Bognor relative receives ancestor’s war medals

Jenny Hicklin was presented by Lieutenant Colonel James Mardlin with the long lost medals belonging to her relative Captain Joseph Ferguson who took part in the first world war.
Jenny Hicklin was presented by Lieutenant Colonel James Mardlin with the long lost medals belonging to her relative Captain Joseph Ferguson who took part in the first world war.

LONG-LOST medals have been reunited with a family after they were uncovered in a house clearance.

Albert Joseph Ferguson joined up as a 14-year-old boy in 1892, later serving as a captain in the first world war.

Jenny Hicklin with the medals

Jenny Hicklin with the medals

His British War Medal and Victory Medal, plus a replica 1914-1915 star to which he would have been entitled, have now been presented to Captain Ferguson’s descendant Jenny Hicklin, from Aldwick.

“It’s truly remarkable to have these medals that not so long ago I didn’t even know existed,” said Mrs Hicklin.

“It’s very strange how they came to be found in Chichester as I was totally unaware of any connection. I’m going to get them framed and then hang them over the fireplace at home.”

The two medals were discovered in a house clearance last year in Chichester. The medals were passed to Major Steve Ansell, the county’s senior careers office, who has a keen interest in military history and medals.

He began trawling through army records, with just the name Captain Ferguson to go on.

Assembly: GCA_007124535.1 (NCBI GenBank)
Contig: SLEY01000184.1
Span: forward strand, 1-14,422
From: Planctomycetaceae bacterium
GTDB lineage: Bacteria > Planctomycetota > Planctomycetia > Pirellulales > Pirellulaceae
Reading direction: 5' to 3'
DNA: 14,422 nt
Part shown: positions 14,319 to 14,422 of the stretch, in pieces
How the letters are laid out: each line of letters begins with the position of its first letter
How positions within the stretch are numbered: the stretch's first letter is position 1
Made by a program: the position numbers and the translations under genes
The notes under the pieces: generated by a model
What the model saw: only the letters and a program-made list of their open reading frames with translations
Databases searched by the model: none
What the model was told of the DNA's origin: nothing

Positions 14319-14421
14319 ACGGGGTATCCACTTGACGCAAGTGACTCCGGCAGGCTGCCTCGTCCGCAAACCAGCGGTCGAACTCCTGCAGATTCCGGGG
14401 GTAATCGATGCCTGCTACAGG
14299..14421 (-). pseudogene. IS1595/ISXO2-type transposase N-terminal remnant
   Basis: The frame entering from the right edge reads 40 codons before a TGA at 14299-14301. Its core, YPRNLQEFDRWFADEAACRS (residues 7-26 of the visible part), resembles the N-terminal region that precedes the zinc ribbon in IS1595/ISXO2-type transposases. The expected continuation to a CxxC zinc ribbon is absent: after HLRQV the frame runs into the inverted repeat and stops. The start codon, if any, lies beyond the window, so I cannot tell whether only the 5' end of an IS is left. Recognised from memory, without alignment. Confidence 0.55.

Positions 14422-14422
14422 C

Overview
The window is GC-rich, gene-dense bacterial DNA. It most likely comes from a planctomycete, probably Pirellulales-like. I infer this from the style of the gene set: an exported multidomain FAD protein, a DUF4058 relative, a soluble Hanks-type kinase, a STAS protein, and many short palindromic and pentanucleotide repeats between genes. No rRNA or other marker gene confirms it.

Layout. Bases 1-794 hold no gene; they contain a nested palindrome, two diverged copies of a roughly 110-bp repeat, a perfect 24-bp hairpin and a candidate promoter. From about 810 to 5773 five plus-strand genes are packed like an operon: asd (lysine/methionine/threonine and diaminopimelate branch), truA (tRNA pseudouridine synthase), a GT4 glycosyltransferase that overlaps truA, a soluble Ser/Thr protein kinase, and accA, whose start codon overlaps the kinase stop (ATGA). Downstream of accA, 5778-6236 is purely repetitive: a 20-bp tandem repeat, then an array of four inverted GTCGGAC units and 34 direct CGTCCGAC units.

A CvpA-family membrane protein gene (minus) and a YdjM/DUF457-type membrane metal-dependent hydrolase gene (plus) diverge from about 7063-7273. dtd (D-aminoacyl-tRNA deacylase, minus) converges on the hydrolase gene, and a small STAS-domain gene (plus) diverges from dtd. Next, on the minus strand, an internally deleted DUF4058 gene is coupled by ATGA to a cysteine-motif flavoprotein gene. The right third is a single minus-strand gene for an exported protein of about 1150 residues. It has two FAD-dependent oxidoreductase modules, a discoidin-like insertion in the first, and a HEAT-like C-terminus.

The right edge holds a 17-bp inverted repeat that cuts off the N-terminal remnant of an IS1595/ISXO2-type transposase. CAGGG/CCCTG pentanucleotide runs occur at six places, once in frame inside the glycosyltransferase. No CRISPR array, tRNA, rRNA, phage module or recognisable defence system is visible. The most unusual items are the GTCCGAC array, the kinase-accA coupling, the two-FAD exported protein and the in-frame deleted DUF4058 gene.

After researching around 6,800 different Fergusons who served in the war, he narrowed it down to three and eventually found the Captain Ferguson to whom the medals belonged.

Later a major, Captain Ferguson served with the Royal Field Artillery. Born in Londonderry, he grew up in Freshwater on the Isle of Wight and served in India before 1914.

Eager to ensure the medals made their way back to the relatives of Captain Ferguson, Major Ansell launched a media appeal across the south, most notably in the Isle of Wight – Captain Ferguson’s last-known home address.

In December, Mrs Hicklin responded to the article in the Isle of Wight County Press, stepped forward to claim the medals.

Captain Ferguson’s first cousin twice removed was presented the medals on Friday by the commanding officer of 16th Regiment Royal Artillery on Thorney Island.

“A hundred years ago the country asked ordinary people such as Captain Ferguson to go abroad and do extraordinary things,” said Lieutenant Colonel James Mardlin.

“The same can be said of the young men and women of the army today. These are the same people who protect the country that you see deploying to west Africa to help in the Ebola crisis, providing flood relief at home or helping with security at the Olympics.

“Medals such as these reflect commitment and service.”

Captain Ferguson died in 1923 aged 44.